Ditto what Centex said about getting the socket for the Andersen hitch if you have one. I keep on set in the camper and one in my roll around in the garage.
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Old 03-02-2024, 12:46 PM   #14
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Thanks Dave. Well noted and will do.
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Old 03-02-2024, 02:50 PM   #15
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Hi Alf
In my early years I developed a severe addiction to Constant Comment Tea.. An affliction developed and though I quit the tea, I still canít quit talking.
Iowa Dave
Hi: Iowa Dave... Alf
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Old 03-02-2024, 04:10 PM   #16
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Hi everyone,
My 5.0 will soon be ready ...

Many thanks!

Claude
Don't forget a 27MM (or English equivalent) for the water heater anode. I get my annual bath taking out the anode for the winter.
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Old 03-02-2024, 04:33 PM   #17
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Don't forget a 27MM (or English equivalent) for the water heater anode. I get my annual bath taking out the anode for the winter.
That's 1 1/16" SAE, and must be 6-point. 12-point just plain won't fit.
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Old 03-02-2024, 04:33 PM   #18
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Yeah but when you go to the store after that happens for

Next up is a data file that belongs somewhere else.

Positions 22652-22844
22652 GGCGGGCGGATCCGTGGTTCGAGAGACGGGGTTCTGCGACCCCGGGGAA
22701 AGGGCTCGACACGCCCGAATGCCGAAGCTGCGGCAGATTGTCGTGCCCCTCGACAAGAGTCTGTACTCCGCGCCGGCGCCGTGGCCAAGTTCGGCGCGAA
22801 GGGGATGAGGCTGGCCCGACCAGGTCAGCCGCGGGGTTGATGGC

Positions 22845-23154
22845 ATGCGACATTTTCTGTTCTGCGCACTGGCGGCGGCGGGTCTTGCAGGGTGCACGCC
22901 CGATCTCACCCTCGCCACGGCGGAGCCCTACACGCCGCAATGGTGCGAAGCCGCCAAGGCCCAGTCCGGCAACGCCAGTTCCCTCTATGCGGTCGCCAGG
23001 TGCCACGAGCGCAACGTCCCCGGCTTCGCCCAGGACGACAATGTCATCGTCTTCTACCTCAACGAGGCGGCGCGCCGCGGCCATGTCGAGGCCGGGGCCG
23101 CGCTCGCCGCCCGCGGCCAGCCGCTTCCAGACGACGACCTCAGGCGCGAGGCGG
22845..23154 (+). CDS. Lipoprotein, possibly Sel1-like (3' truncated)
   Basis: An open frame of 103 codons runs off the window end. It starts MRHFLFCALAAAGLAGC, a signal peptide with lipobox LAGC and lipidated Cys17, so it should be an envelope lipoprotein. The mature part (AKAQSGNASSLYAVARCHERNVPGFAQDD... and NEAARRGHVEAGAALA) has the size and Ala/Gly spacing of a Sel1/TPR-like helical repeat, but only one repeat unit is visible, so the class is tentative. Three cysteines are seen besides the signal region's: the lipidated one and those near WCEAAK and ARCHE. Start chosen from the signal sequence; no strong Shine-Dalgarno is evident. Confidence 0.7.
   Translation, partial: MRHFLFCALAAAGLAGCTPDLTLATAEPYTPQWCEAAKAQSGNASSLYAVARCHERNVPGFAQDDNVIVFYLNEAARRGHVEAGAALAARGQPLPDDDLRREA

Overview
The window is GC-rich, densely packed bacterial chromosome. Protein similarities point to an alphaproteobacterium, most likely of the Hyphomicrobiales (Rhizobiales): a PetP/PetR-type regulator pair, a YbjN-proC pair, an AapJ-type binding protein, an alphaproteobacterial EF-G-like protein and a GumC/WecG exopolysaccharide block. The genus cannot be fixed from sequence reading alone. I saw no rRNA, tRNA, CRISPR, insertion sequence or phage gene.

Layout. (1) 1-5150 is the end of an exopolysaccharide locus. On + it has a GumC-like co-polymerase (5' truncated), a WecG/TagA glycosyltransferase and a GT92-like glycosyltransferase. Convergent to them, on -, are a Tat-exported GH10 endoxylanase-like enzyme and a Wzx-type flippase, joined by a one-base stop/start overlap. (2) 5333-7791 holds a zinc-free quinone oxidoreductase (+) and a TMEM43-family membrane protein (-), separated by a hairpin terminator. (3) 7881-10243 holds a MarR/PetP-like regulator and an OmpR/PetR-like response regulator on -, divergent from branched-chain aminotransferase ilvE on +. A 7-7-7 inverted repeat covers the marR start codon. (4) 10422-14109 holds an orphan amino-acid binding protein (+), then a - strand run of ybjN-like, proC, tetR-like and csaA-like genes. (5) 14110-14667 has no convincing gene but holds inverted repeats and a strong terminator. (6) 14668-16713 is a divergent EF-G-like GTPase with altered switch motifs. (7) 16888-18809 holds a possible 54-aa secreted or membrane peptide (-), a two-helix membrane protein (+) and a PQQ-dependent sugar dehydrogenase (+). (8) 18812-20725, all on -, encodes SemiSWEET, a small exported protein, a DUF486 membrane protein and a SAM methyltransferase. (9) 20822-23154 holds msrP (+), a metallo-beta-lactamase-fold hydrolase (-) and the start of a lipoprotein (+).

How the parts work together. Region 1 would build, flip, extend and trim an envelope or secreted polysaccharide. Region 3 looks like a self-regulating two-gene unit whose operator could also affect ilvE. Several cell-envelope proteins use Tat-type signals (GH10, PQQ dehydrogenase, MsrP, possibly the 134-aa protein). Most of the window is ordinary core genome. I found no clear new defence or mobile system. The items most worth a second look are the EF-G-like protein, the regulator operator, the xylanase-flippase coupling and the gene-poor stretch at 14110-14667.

more beer, everyone looks at you thinking you peed your pants. And the water heater grit that lodged in your waistband feels like sandpaper on your bellybutton
Ah the joys of trailer ownership.
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Old 03-02-2024, 10:23 PM   #19
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Should I get a 5-point or 6-point deep socket?
Claude
Only place I have ever encountered 5 point is on a fire hydrant.

Your studs on the hubs are 1/2-20 thread and are most likely 13/16, however you need to see what they used to secure the spare. A 1/2-20 thread nut is 3/4 hex and even some lugnuts are. I encountered that situation on my Sasquatch trailer (see my signature) and when I replaced the wheels I installed a matching alloy spare and used standard lugnuts to secure it to the bracket.

My original wheels had deep recesses for the lugs and required thin wall 6 point socket to get on the hex sufficiently.


My new wheels have much larger recesses, that were shallower (thus more meat under the lugs) and I used new lugnuts that were taller with more hex on them.


Charles
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Old 03-03-2024, 03:42 AM   #20
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Only place I have ever encountered 5 point is on a fire hydrant.

Your studs on the hubs are 1/2-20 thread and are most likely 13/16, however you need to see what they used to secure the spare. A 1/2-20 thread nut is 3/4 hex and even some lugnuts are. I encountered that situation on my Sasquatch trailer (see my signature) and when I replaced the wheels I installed a matching alloy spare and used standard lugnuts to secure it to the bracket.

My original wheels had deep recesses for the lugs and required thin wall 6 point socket to get on the hex sufficiently.


My new wheels have much larger recesses, that were shallower (thus more meat under the lugs) and I used new lugnuts that were taller with more hex on them.


Charles
Many thanks Charles, that is very useful. I’ll check the size of the spare lugs when I pick up the rig.